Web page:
retinotectal pathway 1. The nervous pathway connecting the retina to the pretectal region (anterior to the superior colliculi) and from there to the Edinger-Westphal nucleus. It is involved in the pupillary light reflexes. 2. The nervous pathway between the retina and the superior colliculus. It is involved in the involuntary blink reflex to a dazzling light and in the eye movements occurring in response to the sudden appearance of a novel or a threatening stimulus. See blind sight; pupillary fibres; pupil light reflex; pretectum.
uveoscleral pathway An unconventional route through which the aqueous humour drains out of the eye. The aqueous passes from the anterior chamber across the iris root through small spaces between the ciliary muscle fibres into the supraciliary space and suprachoroid space. The fluid is believed to escape the eye via veins in the ciliary muscle and anterior choroid. The amount of aqueous outflow through this route amounts to between 10% and 15%, the rest flows out through the conventional pathway via the trabecular meshwork and into Schlemm's canal. Prostaglandin drugs reduce the intraocular pressure by increasing the outflow through the uveoscleral pathway. This pathway is occasionally made use of in cyclodialysis.
visual pathway Neural path starting in the photoreceptors of the retina and travelling through the following structures: the optic nerve, the optic chiasma, the optic tract, the lateral geniculate bodies, the optic radiations and the visual cortex where the pathway ends. The fibres of the optic nerve of one eye meet with the fibres from the other eye at the optic chiasma, where approximately half of them (the nasal half of the retina) cross over to the other side. Thus, there is semidecussation in the visual pathway (Fig. P3). See visual area; decussation; cortical magnification; retinotopic map.
Fig. P3 Visual pathway and nerve fibres distribution (X, fixation point; F, fovea)enlarge picture
Fig. P3 Visual pathway and nerve fibres distribution (X, fixation point; F, fovea)

Table P2 Clinical manifestations of lesions in the visual pathway
site of lesionclinical manifestations
maculacentral scotoma
papillomacular bundlecentral or centrocaecal scotoma
other part of the retinascotoma on the opposite side of the central fixation point
complete section of one optic nervetotal blindness of that eye
absence of direct light reflex
presence of consensual light reflex
other eye: normal pupil reaction, direct but not consensual
pituitary enlargement pressing on inferior part of chiasmabitemporal hemianopia or bitemporal superior quadrantanopia
aneurysm pressing on lateral part of the chiasmabinasal hemianopia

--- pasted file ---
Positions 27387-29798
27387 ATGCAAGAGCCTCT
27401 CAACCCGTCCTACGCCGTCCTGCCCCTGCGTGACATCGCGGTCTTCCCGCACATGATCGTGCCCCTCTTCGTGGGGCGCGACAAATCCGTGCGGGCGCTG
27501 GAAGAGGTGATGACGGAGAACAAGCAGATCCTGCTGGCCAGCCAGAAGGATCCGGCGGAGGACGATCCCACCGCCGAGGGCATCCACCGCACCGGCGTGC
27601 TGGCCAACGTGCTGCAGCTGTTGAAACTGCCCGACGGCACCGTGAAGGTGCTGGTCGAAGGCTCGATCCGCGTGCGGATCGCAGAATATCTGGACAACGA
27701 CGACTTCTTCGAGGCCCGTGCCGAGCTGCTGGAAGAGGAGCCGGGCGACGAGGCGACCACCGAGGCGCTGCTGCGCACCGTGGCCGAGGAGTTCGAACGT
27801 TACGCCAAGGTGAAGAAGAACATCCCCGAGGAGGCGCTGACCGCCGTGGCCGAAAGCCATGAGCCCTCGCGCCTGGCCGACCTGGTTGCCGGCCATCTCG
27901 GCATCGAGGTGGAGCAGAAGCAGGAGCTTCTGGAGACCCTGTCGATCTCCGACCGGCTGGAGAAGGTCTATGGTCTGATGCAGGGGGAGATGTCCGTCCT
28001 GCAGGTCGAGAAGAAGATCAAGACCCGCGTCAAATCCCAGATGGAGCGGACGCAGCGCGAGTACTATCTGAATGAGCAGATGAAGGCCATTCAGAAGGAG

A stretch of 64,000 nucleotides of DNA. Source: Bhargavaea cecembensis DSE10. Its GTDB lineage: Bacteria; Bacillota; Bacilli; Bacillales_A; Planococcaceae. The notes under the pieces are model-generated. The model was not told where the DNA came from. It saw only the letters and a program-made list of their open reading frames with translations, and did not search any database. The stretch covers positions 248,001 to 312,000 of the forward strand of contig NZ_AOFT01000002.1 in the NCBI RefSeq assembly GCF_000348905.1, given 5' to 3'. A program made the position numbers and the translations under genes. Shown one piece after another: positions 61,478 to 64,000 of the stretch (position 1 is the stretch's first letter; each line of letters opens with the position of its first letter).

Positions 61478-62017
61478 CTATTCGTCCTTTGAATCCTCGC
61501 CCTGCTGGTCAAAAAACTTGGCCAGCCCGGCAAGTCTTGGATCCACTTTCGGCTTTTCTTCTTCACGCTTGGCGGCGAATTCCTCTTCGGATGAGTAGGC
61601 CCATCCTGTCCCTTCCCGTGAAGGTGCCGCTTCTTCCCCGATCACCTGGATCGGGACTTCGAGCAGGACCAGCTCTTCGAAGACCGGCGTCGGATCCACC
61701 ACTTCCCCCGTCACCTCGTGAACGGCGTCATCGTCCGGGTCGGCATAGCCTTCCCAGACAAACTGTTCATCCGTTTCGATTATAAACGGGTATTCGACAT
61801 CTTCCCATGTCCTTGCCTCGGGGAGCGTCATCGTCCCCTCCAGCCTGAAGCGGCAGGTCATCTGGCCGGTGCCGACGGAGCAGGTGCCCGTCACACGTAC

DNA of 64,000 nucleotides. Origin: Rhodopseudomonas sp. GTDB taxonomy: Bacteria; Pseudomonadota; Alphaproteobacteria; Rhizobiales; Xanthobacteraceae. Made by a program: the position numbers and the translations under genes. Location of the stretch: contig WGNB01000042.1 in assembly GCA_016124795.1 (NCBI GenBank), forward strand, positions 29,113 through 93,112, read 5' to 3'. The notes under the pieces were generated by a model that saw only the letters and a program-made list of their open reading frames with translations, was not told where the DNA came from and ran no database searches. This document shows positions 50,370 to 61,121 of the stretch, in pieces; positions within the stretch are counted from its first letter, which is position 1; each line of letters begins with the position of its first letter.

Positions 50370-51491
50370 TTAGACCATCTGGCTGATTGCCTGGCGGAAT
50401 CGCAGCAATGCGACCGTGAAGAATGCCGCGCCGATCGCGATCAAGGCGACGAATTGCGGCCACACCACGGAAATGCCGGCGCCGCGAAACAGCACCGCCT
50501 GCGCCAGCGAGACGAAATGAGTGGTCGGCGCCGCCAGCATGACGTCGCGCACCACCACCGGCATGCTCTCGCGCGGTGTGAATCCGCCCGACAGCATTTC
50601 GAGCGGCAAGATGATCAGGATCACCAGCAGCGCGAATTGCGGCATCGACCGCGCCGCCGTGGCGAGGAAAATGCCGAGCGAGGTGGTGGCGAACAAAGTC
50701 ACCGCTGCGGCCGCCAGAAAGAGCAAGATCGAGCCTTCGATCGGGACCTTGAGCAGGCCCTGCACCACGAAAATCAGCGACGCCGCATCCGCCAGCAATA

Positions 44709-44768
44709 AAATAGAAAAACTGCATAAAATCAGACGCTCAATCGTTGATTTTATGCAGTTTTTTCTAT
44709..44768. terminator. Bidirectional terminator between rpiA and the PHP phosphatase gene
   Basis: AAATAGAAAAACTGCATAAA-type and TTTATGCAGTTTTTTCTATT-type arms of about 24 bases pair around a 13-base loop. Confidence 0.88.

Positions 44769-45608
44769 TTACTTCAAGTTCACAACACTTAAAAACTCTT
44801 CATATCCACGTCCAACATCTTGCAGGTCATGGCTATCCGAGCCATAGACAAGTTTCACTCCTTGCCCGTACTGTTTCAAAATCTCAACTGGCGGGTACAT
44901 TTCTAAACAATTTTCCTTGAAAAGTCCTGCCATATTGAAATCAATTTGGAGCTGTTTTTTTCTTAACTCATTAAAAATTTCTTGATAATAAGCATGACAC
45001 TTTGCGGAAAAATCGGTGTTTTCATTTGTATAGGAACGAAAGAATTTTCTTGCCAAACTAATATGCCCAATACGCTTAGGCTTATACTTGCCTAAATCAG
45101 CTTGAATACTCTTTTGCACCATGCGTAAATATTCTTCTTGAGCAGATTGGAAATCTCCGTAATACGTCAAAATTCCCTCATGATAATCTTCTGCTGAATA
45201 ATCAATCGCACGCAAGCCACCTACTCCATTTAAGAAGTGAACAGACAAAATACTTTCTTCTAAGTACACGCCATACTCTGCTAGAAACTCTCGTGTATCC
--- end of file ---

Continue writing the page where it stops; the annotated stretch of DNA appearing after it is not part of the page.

sagittal section in the middle of the chiasmabitemporal hemianopia normal pupil reflexes if light falls on temporal retina
optic tractcontralateral incongruous homonymous hemianopia
Wernicke's pupillary reflex
lateral geniculate bodycontralateral incongruous homonymous hemianopia
normal pupil reflexes
anterior optic radiations on one sidecontralateral incongruous homonymous hemianopia
often sparing of the macula
normal pupil reflexes
visual cortex on one sidecontralateral congruous homonymous
hemianopia
often sparing of the macula
normal pupil reflexes

path·way

(path'wā)
1. Collection of axons establishing conduction route for nerve impulses from one group of nerve cells to another or to an effector organ composed of muscle or gland cells.
2. Any sequence of chemical reactions leading from one compound to another.

pathway

a course usually followed. In neurology, the nerve structures through which a sensory impression is conducted to the cerebral cortex (afferent pathway), or through which an impulse passes from the brain to the skeletal musculature (efferent pathway). Also used alone to indicate a sequence of reactions that convert one biological material to another (metabolic pathway).

biosynthetic pathway
the sequence of enzymatic steps in the synthesis of a specific end product in a living organism.
coagulation p's
see coagulation pathways.
Embden-Meyerhof pathway
final common pathway
1. the motor neurons by which nerve impulses from many central sources pass to a muscle or gland in the periphery.
2. any mechanism by which several independent effects ultimately exert a common influence.
pentose phosphate pathway
a pathway of hexose oxidation in which glucose-6-phosphate undergoes two successive oxidations by NADP, each producing NADPH, the final forming a pentose phosphate.
properdin pathway
alternative complement pathway.